6. He’s good at managing his time – so good, in fact, he graduated from film school in only three years. He found film school to be “quite simple to kind of breeze by” (“if anyone tells you otherwise, they’re probably just not putting in the work, but it is quite simple if you just do the work that’s given to you and you do it effectively and efficiently,” he says). Taking summer classes and January terms, combined with some credits from high school, allowed him to finish early. Getting a film degree wasn’t his ultimate reason for coming to New York, and he knew from the start that “this isn’t my main storyline… my main storyline is my music.” An education in film has given him a good background for music because it allows him to “make music from a cinematic perspective rather than just sonically, you’re thinking about the images that the sounds are creating, which is quite special.”
7. “Mess,” his new single, is “a celebration of a person’s instability.” It’s about someone who realizes they’re not in the best headspace but “they don’t care because at least that is them, and that’s who they are.” In the video, Lamadrid plays the antagonist: a drunk kid who smashes a bottle against a guy’s head “for doing absolutely nothing, for kind of speaking to his girlfriend a little bit aggressively,” and promptly gets beaten up. The “Mess” video sees him stumbling around New York, feeling all sort of emotions; at the end, he stumbles into a club, dances a little bit, and finally smiles. Stumbling drunk around New York, feeling alone and empty, is an emotion he admits to being “quite accustomed to.”
8. The video for “Mess” is self-directed. He’s self-directed his past videos (“Marimba,” “Stay,” “Untouched,” “No Trouble”), though those were mostly done on a DIY level with friends, using a GoPro or their dad’s camera, shooting whatever came to mind. Now that he’s signed to Arista Records, he has “a lot more toys to play with.” The label asked which directors he wanted to work with; he figured that he wouldn’t be able to work with his “dream” directors just yet, and so the most logical thing would be to execute his vision himself: “If I have a vision in my head… no one’s going to execute it as poignantly or as authentic as I would do it, as my own expression would be.”
9. “Mess” is the first single from Julian Lamadrid’s debut album, Mala Noche – Spanish for “bad night” – and it comes from a very personal, vulnerable place. Last year, he was ready to move on from singles and EPs and put every dollar he’d ever made into making a full-length conceptual record. Mala Noche is a concept record with a narrative throughout: it’s about the nights “where you’ve been out till 3 AM, you haven’t had any decent human connections, and you just kept on drinking to make other people interesting, and eventually you just end up drunk and alone on the L train next to some homeless man, covered in vomit”, and it’s the record you wish you could put on and just forget about the world and feel at peace.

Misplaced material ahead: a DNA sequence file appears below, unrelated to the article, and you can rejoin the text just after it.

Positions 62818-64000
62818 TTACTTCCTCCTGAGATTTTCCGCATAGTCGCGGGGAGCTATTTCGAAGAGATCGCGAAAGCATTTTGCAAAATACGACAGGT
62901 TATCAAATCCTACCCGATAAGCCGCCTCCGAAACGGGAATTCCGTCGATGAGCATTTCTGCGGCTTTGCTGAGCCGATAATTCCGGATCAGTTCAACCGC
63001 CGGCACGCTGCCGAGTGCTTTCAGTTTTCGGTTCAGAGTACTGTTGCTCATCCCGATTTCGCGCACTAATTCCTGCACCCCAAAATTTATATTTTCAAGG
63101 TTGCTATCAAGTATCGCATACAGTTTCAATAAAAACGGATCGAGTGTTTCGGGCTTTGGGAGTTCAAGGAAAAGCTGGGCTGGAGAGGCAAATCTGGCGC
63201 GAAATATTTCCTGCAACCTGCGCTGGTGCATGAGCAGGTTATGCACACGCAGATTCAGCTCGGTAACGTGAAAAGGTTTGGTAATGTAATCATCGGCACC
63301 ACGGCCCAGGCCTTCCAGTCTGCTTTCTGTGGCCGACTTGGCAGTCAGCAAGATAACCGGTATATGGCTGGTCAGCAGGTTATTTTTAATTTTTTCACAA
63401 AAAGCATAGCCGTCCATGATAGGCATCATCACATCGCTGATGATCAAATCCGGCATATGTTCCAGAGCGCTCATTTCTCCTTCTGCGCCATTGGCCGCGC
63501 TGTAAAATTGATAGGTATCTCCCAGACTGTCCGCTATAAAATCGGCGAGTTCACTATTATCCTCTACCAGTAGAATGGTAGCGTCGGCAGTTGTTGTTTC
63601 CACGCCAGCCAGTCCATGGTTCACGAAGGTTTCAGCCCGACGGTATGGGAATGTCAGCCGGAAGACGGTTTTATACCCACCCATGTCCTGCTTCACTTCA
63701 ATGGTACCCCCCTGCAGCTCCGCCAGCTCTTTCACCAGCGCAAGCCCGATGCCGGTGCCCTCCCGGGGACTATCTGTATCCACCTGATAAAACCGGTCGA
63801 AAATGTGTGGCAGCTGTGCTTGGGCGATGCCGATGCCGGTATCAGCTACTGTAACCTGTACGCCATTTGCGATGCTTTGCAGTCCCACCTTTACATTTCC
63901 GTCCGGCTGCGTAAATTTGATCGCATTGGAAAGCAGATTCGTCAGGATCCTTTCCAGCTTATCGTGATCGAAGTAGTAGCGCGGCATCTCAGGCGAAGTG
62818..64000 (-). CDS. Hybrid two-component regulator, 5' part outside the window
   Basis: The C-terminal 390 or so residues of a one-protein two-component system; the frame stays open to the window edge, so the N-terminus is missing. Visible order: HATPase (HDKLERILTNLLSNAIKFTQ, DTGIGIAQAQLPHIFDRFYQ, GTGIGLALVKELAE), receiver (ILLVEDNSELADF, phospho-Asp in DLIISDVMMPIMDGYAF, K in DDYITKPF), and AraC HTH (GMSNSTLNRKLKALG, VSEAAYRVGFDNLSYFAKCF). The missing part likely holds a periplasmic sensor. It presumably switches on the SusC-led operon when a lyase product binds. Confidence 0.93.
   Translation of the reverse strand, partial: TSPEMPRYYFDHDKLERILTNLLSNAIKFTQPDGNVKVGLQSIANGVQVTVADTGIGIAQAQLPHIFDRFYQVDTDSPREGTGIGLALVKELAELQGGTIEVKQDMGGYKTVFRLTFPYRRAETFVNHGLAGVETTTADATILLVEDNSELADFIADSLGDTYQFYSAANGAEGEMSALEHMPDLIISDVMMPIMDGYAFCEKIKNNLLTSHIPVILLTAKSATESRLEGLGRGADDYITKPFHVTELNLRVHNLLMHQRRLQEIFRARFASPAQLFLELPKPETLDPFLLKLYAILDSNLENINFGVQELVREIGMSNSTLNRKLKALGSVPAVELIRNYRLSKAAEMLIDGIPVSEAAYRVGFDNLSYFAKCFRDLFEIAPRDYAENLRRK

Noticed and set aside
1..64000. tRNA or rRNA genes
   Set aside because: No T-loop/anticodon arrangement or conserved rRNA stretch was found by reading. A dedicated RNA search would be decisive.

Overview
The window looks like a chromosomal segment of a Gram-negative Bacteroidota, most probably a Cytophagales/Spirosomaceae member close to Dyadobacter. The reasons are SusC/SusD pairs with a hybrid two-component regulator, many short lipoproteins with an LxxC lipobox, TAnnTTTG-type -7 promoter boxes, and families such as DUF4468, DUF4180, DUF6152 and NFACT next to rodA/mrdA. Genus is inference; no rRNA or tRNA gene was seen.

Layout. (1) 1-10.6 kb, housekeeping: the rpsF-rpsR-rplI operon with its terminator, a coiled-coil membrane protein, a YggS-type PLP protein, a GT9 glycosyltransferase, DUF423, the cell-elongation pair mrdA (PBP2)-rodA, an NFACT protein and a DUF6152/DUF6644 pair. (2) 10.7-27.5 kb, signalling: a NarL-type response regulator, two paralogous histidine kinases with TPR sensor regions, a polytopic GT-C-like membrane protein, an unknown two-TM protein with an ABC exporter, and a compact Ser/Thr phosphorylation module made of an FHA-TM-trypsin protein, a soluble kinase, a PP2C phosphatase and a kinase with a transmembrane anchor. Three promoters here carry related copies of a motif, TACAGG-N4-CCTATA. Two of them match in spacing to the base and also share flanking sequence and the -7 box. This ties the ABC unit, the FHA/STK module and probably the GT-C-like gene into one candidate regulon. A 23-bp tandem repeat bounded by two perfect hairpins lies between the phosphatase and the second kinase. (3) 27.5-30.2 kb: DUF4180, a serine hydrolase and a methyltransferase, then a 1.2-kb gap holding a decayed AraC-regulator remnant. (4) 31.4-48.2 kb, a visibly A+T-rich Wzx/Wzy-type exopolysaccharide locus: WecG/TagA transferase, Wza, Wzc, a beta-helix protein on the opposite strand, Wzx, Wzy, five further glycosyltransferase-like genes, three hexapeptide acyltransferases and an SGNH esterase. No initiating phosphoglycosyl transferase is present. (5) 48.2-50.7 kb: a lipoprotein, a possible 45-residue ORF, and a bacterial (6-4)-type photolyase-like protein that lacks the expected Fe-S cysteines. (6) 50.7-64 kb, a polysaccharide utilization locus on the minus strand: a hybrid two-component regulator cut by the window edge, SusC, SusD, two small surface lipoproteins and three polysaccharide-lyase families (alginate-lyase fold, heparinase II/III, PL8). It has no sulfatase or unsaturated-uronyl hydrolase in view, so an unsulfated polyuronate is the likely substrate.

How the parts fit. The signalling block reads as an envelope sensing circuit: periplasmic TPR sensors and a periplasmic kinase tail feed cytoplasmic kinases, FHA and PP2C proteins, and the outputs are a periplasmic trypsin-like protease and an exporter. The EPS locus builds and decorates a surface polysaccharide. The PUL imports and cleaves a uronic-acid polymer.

10. The songs on Mala Noche are “quite sporadic in terms of genre.” Lamadrid references something said by Matty Healy from The 1975: “he said basically, like, ‘we produce music in the same way that we consume it,’ – genre is clearly dissolving in front of [our] eyes right now with streaming and the ability to bounce around from different artists seamlessly, there’s no real such thing as ‘oh this is rock, this is hip hop’ – and so the record kind of plays in to that.” He produced most of the record himself and has been working at [Shifted], a studio in Brooklyn, where he’s messed around with sounds and explore different ideas. Lamadrid teamed up with “two really great producers” to give Mala Noche its edge and “give it its moments where you don’t expect it to go in terms of the actual music”; the resulting record pushes the boundaries of what defines pop music.